As the title suggests, there is little about this disc that would constitute a safe approach to jazz. But then, alto man Jackie McLean never was one to take the easy path. The adventurousness of this set from 1963 hints of the changing scene at the time and McLean makes a bold statement here. Included in the adventure are the daring Grachan Moncur III, the equally confident Bobby Hutcherson, and the enterprising Roy Haynes. In all, this makes for a wild ride that opens the door to a new world of possibilities.
New Soil wasn't the first session Jackie McLean recorded for Blue Note, but it was the first one released, and as the title suggests, the first glimmerings of McLean's desire to push beyond the limits of bop are already apparent. They're subtle, of course, and nowhere near as pronounced as they would be in just a few years' time, but – as with the 1959 material later issued on Jackie's Bag – hints of Ornette Coleman's stream-of-consciousness melodic freedom are beginning to find their way into McLean's improvisations. His playing is just a touch more angular than the ear expects, especially given the very bluesy nature of pieces like McLean's 11-minute vamp "Hip Strut," and pianist Walter Davis, Jr.'s infectious boogie-woogie "Greasy." Coleman's influence is most apparent on McLean's "Minor Apprehension," where the freewheeling, Coleman-esque main theme is paralleled by trumpeter Donald Byrd in a definite nod to Don Cherry. What's more, drummer Pete LaRoca takes a surprisingly free solo of significant length toward the end of the track.
The last of the Jackie McLean Prestige sessions, this LP has material from two different sets, but fortunately, the music is on a higher level than one might expect of "leftovers." "Strange Blues" is from a marathon quartet set that McLean had with pianist Mal Waldron, bassist Arthur Phipps, and drummer Art Taylor, as is a rendition of "What's New" that is an alternate version to the one included on Makin' the Changes. In addition, "Disciples Love Affair" and "Millie's Pad" match McLean with the tuba of Ray Draper (who contributed both songs), trumpeter Webster Young, pianist John Meyers, bassist Bill Salter, and drummer Larry Ritchie, while the incomplete "Not So Strange Blues" is all McLean on an explosive blues with the rhythm section. A generally strong set chiefly recommended to Jackie McLean completists.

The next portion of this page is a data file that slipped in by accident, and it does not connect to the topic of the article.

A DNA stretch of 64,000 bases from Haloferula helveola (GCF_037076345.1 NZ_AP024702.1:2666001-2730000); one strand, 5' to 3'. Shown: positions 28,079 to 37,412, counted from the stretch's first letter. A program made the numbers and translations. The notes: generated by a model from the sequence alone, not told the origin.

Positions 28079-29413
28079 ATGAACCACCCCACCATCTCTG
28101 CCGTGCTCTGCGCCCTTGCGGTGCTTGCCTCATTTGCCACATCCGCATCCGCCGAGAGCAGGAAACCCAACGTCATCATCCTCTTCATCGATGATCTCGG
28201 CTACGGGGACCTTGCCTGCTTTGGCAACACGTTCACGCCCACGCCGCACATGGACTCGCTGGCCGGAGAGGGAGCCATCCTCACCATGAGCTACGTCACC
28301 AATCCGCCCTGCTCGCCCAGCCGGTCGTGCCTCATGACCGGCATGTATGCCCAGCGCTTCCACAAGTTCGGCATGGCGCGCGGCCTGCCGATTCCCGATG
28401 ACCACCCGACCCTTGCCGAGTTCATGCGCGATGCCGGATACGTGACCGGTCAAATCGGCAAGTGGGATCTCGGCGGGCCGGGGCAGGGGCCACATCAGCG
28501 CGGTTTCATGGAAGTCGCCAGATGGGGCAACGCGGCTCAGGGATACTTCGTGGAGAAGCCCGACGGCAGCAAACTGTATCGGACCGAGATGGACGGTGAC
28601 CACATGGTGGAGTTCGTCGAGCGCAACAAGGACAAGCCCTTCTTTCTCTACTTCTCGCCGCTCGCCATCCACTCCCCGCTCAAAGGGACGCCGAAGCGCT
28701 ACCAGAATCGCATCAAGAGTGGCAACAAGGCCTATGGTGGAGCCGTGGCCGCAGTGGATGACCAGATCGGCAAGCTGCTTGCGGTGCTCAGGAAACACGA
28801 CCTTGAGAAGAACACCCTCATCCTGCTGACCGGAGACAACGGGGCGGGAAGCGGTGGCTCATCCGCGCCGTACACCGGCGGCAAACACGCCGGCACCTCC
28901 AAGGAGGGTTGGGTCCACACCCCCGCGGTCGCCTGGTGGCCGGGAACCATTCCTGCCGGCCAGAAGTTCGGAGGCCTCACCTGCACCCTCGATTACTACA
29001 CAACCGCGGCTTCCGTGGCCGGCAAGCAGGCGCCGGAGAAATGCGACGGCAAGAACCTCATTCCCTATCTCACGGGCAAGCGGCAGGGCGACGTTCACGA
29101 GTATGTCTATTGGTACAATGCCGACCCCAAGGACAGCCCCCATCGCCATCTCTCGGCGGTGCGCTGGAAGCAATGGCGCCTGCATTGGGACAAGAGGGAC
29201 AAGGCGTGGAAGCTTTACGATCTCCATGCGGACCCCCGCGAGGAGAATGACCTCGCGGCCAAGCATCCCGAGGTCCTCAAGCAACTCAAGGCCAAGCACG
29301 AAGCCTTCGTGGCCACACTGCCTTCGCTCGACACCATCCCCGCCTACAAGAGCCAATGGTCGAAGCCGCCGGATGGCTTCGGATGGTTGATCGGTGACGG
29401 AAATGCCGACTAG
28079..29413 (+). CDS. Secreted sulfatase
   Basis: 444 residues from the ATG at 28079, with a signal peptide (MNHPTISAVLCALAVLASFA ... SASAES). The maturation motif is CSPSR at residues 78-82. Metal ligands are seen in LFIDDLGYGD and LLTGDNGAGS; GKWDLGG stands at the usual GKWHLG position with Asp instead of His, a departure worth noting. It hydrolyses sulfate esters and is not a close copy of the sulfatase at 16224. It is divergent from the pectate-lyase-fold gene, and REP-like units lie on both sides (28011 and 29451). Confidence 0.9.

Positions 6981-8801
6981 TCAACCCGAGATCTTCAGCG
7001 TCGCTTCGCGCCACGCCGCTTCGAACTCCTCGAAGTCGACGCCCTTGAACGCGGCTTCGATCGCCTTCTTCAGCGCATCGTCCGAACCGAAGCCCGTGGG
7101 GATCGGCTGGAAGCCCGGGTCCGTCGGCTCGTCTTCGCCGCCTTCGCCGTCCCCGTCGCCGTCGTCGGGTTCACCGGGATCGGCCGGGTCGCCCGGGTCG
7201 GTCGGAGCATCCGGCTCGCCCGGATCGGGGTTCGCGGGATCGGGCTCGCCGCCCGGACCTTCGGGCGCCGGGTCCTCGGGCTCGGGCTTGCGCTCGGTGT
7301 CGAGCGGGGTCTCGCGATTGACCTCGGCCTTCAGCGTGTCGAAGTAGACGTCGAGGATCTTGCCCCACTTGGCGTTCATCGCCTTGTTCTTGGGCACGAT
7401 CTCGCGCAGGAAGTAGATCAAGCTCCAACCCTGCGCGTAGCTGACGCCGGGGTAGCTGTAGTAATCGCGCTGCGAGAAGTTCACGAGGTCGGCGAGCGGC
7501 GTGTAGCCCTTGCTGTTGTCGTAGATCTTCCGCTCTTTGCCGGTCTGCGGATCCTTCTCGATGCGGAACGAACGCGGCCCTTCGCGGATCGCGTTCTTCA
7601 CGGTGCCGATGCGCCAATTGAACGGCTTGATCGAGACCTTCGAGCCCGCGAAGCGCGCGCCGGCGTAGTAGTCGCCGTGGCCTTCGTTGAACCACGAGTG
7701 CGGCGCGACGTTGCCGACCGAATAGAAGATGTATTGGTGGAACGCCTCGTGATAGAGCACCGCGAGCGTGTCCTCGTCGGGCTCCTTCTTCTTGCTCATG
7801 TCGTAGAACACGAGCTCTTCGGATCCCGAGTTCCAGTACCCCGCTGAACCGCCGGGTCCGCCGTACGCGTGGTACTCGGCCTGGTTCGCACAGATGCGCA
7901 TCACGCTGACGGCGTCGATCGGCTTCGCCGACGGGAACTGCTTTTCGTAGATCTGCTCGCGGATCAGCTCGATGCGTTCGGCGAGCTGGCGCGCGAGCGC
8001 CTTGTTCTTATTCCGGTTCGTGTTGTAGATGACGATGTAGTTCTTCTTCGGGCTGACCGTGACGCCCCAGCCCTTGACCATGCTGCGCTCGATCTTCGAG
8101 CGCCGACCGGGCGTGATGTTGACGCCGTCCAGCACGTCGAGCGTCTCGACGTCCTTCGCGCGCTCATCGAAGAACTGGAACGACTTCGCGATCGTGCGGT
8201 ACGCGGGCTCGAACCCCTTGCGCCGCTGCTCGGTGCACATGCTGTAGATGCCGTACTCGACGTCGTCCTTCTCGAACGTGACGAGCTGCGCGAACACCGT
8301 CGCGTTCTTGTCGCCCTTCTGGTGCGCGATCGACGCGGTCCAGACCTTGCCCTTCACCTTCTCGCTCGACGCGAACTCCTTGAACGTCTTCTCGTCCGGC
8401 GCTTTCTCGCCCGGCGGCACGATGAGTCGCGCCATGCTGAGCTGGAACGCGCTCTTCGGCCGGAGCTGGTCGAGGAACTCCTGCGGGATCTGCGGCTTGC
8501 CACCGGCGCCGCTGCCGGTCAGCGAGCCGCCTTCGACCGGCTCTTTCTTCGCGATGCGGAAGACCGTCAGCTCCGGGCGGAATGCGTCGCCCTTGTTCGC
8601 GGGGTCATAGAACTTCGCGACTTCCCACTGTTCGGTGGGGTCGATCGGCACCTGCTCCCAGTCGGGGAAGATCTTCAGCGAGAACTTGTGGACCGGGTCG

This is one of the great Jackie McLean albums. After nearly a decade away from recording, the veteran altoist teamed up with his son, René McLean (who triples on tenor, soprano, and flute), pianist Hotep Idris Galeta, bassist Nat Reeves, and drummer Carl Allen for a very passionate and high-powered live set. Whether it be originals by René (including "J. Mac's Dynasty") or Galeta, a very intense version of "A House Is Not a Home," or Jackie's "Bird Lives," this is dynamic and consistently exciting music. The go-for-broke solos (which transcend any easy categories) and Jackie's unique sharp tone make this an essential CD, one of the top recordings to be released in 1990.
Among the many saxophonists who have been influenced by the Hall of Fame composer, arranger, educator and alto master Jackie McLean, three stand out: alto sax prodigy Christopher Hollyday, Dr. Steve Lehman, and now composer, arranger, alto/tenor saxist, and Canadian jazz scene impresario Cory Weeds. All three of these musicians were able to develop their own styles. This recording harkens back not only to McLean’s days at Blue Note records, but to countless past and present saxophone-organ-guitar-drum combos that have a special place in the hearts of many jazz fans. This is an enjoyable blowing session of the first water that McLean himself might have delighted in as this potent quartet gives their own interpretation of some of his compositions. Joining Weeds in this tribute are master guitarist Peter Bernstein, first-rate organist Mike LeDonne, and drum master Joe Farnsworth. Three songs of this tribute are from the McLean “Consequence” session with Lee Morgan.